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How To Lead Train Your Puppy

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It’s never too early to begin lead-training a puppy, even if this starts off as a game using a light-weight collar to get the puppy used to having something controlling around its neck. Some puppies walk naturally on a lead, others will require a lot of coaxing and rewarding before they will trip along quite happily beside you – patience is the key word.
What you'll need: 
A lightweight collar and lead
Begin by using a light-weight canvass/fabric collar and lead. Don’t fasten the collar too tight; as a guide, you should be able to insert no more than two fingers underneath a walking-out collar when it is fully fastened.
Start lead-training in the garden or secure area. Puppies are notoriously quick to learn that if they walk backwards, it is easy to slip their head through a collar, particularly if it’s a narrow-headed breed of dog. So don’t try pulling the puppy along by the lead at full stretch because one flick of the head and he’ll be off.
There will be a lot of rolling over and lead-biting to start with but once the game is over, encourage the puppy to walk along by your side even if only for a few steps. Talk and encourage constantly but don’t rely on treats to achieve a result.
Keep the lead taut rather than allowing the puppy to bounce around like a yoyo at the end of a lead at full stretch. Lead-training is a means of keeping your dog under control and also letting the puppy know who’s boss. No matter how hard the puppy tries to put away, keep gently pulling it back to your side and start walking slowly, keeping the lead taut at all times.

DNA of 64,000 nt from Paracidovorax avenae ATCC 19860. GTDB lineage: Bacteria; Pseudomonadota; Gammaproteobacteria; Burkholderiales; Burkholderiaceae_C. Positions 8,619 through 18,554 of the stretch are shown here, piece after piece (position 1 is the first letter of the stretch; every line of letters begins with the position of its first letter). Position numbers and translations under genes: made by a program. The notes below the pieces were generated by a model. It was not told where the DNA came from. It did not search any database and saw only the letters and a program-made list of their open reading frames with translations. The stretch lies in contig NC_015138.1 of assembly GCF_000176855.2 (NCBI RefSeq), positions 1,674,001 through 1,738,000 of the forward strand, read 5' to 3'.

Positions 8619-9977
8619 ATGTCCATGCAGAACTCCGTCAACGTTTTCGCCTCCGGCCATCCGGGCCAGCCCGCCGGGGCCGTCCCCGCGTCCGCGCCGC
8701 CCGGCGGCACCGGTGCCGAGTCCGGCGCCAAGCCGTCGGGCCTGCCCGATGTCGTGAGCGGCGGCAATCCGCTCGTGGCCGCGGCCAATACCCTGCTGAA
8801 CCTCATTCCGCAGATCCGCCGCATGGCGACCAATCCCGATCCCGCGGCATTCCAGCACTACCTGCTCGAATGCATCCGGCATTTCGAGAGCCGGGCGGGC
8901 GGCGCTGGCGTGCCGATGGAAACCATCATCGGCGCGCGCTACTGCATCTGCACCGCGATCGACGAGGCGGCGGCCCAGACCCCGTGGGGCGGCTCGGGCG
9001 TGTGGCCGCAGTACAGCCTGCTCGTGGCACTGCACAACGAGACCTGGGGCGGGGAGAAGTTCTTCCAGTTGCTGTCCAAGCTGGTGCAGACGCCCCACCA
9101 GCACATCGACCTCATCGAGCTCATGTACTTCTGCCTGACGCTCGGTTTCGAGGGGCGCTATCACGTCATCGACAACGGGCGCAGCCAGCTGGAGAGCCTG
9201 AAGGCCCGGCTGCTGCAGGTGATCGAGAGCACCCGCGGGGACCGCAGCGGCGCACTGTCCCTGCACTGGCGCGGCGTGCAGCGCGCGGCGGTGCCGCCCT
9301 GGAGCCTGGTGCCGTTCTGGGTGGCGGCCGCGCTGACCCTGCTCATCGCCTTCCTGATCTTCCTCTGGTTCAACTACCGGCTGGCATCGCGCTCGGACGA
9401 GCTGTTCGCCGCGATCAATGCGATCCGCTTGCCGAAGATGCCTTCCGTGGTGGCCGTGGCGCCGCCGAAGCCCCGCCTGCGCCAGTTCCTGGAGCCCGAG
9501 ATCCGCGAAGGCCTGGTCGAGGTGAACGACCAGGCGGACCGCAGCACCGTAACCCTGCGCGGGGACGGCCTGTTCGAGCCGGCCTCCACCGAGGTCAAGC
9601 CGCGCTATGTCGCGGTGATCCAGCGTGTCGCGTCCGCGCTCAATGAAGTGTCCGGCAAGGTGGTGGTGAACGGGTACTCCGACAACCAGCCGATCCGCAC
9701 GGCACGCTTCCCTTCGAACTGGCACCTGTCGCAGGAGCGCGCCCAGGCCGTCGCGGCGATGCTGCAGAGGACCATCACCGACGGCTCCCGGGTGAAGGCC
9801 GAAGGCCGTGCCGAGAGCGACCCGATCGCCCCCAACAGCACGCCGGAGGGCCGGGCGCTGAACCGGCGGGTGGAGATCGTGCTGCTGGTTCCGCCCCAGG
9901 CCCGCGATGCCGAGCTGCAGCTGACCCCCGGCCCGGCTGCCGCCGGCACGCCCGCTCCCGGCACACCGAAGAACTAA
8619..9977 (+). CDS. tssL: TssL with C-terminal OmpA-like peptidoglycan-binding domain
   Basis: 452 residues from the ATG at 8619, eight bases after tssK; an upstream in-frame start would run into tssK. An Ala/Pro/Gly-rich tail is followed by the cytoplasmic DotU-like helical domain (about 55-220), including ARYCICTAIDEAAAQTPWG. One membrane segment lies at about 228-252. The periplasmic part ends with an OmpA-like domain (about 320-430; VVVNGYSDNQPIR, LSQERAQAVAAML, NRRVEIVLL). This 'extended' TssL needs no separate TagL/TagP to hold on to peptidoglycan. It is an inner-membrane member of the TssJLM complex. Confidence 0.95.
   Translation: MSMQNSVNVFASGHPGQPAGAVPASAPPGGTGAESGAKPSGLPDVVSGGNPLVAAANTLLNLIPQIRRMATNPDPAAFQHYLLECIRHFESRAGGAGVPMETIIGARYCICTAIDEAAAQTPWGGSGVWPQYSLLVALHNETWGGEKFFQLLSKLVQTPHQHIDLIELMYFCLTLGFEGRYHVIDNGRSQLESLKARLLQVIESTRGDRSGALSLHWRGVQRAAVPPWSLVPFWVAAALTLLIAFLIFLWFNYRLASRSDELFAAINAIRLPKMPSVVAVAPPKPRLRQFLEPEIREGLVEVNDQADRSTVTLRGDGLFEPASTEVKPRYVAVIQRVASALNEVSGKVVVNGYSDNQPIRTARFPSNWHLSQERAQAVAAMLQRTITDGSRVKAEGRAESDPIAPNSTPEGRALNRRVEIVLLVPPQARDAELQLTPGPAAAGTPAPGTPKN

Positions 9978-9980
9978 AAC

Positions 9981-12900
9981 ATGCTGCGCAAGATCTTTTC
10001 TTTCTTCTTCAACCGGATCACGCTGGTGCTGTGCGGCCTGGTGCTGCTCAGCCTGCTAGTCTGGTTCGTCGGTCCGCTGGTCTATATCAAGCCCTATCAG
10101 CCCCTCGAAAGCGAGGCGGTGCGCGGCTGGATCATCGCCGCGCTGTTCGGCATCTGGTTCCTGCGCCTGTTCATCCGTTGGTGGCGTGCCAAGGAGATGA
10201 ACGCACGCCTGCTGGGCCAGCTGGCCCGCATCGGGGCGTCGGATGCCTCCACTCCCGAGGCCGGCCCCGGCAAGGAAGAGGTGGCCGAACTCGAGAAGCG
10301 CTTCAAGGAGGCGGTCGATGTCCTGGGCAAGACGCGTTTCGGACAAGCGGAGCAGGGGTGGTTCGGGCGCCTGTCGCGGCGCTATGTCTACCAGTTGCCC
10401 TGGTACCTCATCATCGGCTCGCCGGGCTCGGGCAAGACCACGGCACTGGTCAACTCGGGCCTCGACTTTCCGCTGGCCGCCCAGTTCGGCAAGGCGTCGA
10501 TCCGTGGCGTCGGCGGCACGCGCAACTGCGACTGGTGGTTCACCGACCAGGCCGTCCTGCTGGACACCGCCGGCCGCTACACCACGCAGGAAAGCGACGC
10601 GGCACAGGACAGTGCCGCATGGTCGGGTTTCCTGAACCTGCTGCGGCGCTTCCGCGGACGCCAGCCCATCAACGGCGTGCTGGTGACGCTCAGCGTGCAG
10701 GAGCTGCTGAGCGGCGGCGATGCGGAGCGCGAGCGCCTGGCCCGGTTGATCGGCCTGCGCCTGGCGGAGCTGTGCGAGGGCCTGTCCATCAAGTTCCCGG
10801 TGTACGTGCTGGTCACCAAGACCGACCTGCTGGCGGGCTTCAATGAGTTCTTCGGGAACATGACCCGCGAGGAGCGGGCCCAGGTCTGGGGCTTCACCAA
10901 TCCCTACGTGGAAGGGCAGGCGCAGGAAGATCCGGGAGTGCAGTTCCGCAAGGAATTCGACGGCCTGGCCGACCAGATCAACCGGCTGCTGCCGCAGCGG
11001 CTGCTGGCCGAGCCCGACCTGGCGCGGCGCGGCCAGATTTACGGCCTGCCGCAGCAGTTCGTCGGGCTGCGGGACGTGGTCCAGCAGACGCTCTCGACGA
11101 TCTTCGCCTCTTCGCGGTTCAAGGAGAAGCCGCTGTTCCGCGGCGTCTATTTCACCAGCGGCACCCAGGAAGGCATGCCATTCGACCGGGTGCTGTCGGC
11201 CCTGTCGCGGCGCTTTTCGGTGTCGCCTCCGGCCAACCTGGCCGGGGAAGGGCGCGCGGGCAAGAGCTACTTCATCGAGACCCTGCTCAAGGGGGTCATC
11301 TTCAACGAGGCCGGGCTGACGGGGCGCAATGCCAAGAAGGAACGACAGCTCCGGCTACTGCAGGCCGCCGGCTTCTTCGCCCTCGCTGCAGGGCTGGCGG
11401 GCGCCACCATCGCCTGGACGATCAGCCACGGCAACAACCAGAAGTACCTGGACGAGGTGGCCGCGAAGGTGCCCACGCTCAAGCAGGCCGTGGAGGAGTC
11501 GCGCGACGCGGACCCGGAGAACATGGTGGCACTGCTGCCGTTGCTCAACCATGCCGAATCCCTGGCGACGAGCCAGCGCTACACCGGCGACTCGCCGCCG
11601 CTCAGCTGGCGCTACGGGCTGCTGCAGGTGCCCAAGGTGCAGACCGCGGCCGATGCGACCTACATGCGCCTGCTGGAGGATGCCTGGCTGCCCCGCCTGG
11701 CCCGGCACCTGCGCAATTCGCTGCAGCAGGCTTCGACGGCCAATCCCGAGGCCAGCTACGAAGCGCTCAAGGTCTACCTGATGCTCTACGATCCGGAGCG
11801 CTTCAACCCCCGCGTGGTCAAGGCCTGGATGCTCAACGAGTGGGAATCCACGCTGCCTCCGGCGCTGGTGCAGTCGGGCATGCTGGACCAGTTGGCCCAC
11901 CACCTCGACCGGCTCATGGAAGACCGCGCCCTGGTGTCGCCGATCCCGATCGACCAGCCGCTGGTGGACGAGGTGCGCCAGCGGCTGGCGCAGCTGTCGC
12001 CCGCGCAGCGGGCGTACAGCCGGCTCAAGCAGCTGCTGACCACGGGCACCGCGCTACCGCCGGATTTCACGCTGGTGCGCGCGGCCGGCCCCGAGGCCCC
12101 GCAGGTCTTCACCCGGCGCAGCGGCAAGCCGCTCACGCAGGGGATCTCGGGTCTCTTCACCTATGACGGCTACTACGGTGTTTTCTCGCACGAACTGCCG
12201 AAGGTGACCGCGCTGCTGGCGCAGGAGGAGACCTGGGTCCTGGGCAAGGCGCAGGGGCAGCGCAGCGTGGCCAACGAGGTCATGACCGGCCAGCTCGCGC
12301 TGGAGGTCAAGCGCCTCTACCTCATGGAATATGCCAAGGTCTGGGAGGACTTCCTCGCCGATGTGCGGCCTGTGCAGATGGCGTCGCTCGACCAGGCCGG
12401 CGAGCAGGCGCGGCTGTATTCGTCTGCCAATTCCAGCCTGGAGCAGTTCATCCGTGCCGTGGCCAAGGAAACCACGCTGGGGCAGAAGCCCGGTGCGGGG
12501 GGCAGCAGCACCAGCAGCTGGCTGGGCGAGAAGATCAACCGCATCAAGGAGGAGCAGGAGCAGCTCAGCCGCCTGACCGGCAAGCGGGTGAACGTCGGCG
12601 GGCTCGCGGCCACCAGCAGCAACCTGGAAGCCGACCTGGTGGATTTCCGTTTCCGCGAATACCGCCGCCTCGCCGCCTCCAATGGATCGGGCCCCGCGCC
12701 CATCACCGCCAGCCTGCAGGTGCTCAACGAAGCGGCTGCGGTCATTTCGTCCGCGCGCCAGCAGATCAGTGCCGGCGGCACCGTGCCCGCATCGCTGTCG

Breeds of a docile nature will demand much less patience during training than the more self-willed variety. For example: working dogs such as sheepdogs, will generally respond more easily than hounds (see How To Choose The Right Dog For The Family).
Do not take a puppy out of the home environment until it has been given all the vaccinations required. Many puppy diseases are fatal so make sure all the boosters have been administered by the vet and the medical card stamped showing the date of renewal
Once the puppy gets used to walking on the lead, choose a quiet street and begin the outside training that means confronting traffic, strangers and other dogs – all of which can be extremely confusing for a small puppy. Keep talking to give reassurance and encouragement.
When out and about, always walk facing the on-coming traffic, especially where there is no footpath. Keeping the lead taut, stop for heavy traffic (lorries, buses, etc.,) by saying ‘Stand’ - make the puppy stand and wait for the vehicle to pass before saying ‘Walk on’. Do the same with horses and riders, who will appreciate the gesture. This exercise will give the puppy confidence to be out and about in traffic.
At this stage of a puppy’s training do not use an extending lead, as you will have no control over the dog should a crisis occur when the lead is at full stretch. You can also land up with some painful rope-burns if you have to reel the dog in quickly.
Never drag a puppy along and force it to walk as it will always associate the lead with discomfort – and choke-chains are a no-no, too!
All dogs respond to socialising. Once your puppy is used to walking on the lead and learnt to respond to basic commands, it might be a good idea to join a local puppy training class. These are usually advertised in local newspapers and as doggy people are extremely gregarious, you will make friends with other dog owners. Dogs also learn from each other and it is often a good idea to walk your puppy with an older dog that knows the ropes. Remember there is no such thing as a bad dog: only bad owners.
If you go out in the car it can be very useful if the puppy can be taken with you, but make sure it is secure and safe in the back seat when travelling.
Make sure your puppy is micro-chipped in case of loss or theft
Clean up your dog's mess as you could incur a heavy fine if you don’t.


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